This New York-Bred Hybrid Grape Packs a Big Personality | Wine Enthusiast
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This New York-Bred Hybrid Grape Packs a Big Personality

Talk to winemakers and grape growers, and they can be quite persnickety when describing the grapes they work with. More often than not, it’s their irritations with the grapes that draw the most attention—late to ripen, susceptible to disease and so forth.

Except when it comes to Cayuga.

Cayuga is an uber-useful blender and it’s beloved of both grape growers and winemakers,” says Peter Bell, who was the winemaker at Fox Run Vineyards in New York’s Finger Lakes for 27 years, where he made cases and cases and cases (and cases!) of the winery’s Arctic Fox, a semisweet varietal Cayuga. “Cayuga needs little in the way of winemaker elaboration. I love pouring it for people who gravitate to Pinot Grigio, since it has that broad appeal—but way more personality.”

Cayuga, or Cayuga White as it’s sometimes called, is a white Cornell hybrid developed in upstate New York by university researchers in the 1940s but wasn’t released commercially until a couple of decades later. Its history is long and complicated, dating to the mid19th century, when a table grape called Winchell was identified in Vermont. Winchell was later crossed with a grape called Moore’s Diamond (which was itself a Concord cross) and a couple of crosses later, Cayuga showed up. All told, Cayuga’s forebears include native Vitis labrusca varieties, French-American hybrids and even Vitis vinifera.

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As such, says Bell, who now works as a consulting winemaker in the northeast, Cayuga forms the basis of a great many proprietary whites in the Finger Lakes. Winemakers like it because it offers high yields, as much as 200 gallons per ton (some 10 to 15% more than typical). It ripens early, around mid-September, and can be picked at sugar levels as low as 15 or 16 Brix—an amazingly low number for a wine grape. Best yet, says Bell, that’s the level when Cayuga’s flavors are at their peak.

So why isn’t Cayuga more popular? Its geography limits its appeal, given that New York wines are mostly distributed only in New York (though, Bell says the grape is likely to crop up in other cool climates in North America). For another, it bears the stigma of wine made mostly with grapes that aren’t European—too smelly, too sweet and not “real.”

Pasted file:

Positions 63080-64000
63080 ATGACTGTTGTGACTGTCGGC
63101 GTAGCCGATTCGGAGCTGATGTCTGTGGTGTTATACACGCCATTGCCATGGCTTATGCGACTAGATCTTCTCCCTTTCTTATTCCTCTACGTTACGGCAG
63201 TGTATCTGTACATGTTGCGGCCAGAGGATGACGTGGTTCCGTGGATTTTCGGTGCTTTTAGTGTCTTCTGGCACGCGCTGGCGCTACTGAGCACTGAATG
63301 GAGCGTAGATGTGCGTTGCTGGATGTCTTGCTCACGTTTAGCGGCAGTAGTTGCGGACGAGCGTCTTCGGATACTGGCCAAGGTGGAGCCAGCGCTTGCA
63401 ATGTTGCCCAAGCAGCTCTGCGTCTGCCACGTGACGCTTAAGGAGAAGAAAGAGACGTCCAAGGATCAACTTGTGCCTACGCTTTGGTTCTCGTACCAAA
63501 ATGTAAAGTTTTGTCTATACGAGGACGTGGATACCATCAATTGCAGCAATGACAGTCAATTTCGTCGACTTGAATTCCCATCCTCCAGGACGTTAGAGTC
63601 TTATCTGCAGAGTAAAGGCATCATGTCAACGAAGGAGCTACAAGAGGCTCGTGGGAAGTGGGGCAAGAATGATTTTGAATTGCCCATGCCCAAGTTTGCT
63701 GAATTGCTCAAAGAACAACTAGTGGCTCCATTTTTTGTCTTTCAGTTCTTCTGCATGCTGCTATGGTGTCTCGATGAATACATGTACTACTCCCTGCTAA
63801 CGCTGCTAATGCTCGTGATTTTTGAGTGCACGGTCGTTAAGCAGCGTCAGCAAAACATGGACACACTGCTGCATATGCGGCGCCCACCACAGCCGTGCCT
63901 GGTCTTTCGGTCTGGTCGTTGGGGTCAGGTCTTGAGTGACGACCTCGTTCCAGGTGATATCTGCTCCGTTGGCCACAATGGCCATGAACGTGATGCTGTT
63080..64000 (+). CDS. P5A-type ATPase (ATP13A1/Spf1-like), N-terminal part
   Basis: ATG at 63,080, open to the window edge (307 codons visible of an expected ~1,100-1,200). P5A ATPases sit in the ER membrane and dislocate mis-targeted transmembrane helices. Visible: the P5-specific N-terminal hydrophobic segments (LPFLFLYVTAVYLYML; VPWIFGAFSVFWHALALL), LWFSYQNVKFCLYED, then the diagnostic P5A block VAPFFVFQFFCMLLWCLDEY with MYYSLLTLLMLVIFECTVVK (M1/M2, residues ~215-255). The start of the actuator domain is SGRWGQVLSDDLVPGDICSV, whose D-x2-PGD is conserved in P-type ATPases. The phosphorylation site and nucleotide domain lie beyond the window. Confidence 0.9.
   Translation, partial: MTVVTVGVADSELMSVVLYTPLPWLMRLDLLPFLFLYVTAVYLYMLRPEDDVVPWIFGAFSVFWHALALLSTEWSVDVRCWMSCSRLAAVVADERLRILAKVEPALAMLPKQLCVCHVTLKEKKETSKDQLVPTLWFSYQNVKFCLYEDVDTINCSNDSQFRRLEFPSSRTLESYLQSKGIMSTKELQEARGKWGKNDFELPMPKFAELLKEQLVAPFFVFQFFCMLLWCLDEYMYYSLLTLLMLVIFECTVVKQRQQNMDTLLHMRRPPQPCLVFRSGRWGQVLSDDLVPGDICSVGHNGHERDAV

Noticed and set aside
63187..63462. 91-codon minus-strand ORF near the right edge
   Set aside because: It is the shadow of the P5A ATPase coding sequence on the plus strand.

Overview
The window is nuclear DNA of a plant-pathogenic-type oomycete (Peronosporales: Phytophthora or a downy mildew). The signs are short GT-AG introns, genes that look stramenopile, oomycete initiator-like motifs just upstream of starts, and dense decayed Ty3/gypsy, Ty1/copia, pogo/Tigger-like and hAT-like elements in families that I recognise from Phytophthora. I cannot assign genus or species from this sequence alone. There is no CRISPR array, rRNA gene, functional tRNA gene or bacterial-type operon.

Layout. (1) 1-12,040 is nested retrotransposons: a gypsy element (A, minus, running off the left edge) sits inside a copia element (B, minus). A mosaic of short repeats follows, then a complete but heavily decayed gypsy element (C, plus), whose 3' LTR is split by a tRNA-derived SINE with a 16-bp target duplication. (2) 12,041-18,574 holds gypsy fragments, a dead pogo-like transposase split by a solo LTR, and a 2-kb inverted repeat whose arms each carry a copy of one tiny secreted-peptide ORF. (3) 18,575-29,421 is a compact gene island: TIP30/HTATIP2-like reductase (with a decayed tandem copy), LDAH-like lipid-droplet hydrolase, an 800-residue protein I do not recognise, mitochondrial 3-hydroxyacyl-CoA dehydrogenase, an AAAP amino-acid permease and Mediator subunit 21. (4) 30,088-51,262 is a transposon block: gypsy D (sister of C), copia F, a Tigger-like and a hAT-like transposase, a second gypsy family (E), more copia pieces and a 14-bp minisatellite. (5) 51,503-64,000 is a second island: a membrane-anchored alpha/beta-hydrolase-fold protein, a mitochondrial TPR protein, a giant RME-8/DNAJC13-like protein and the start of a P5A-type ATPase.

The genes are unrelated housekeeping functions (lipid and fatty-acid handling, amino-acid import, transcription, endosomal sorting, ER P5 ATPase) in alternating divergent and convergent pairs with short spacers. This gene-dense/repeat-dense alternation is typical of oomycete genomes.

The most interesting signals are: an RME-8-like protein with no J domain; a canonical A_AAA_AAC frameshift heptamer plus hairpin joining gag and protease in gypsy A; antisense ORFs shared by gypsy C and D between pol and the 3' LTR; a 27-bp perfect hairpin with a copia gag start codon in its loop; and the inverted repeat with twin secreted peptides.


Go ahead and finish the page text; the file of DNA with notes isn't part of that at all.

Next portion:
But that’s hardly the case with Cayuga. “We were having a fairly elaborate dinner at Fox Run a few years ago, and before the event we had to find a wine to match with each of the six courses,” recalls Bell. “One course was a cabbage slaw with a few exotic things in it. My standard recommendation for a salad is no wine, but on a lark, we tried it with Arctic Fox. To this day, that pairing has been one of the most successful ever. At the dinner, we were thrilled to be able to tell this story.”

Quick Facts

  • Grape: Cold-hardy white that ripens early, with large, thick-skinned and juicy berries
  • Cross of: Seyval Blanc, a Franco-American hybrid, and Schuyler, a North American hybrid
  • Where Grown: Primarily New York state and the U.S. Northeast
  • Wine Styles: White blends, single varietal and sparkling wines, with a range of sweetness levels
  • Aromas/Flavors: Honeydew melon, lime juice, tropical fruit
  • Food Pairing: Salads and shellfish
  • Fun Fact: One of its grandparents is Zinfandel, which was crossed with Ontario, a North American hybrid, to produce Schuyler

This article originally appeared in the May 2024 of Wine Enthusiast magazine.

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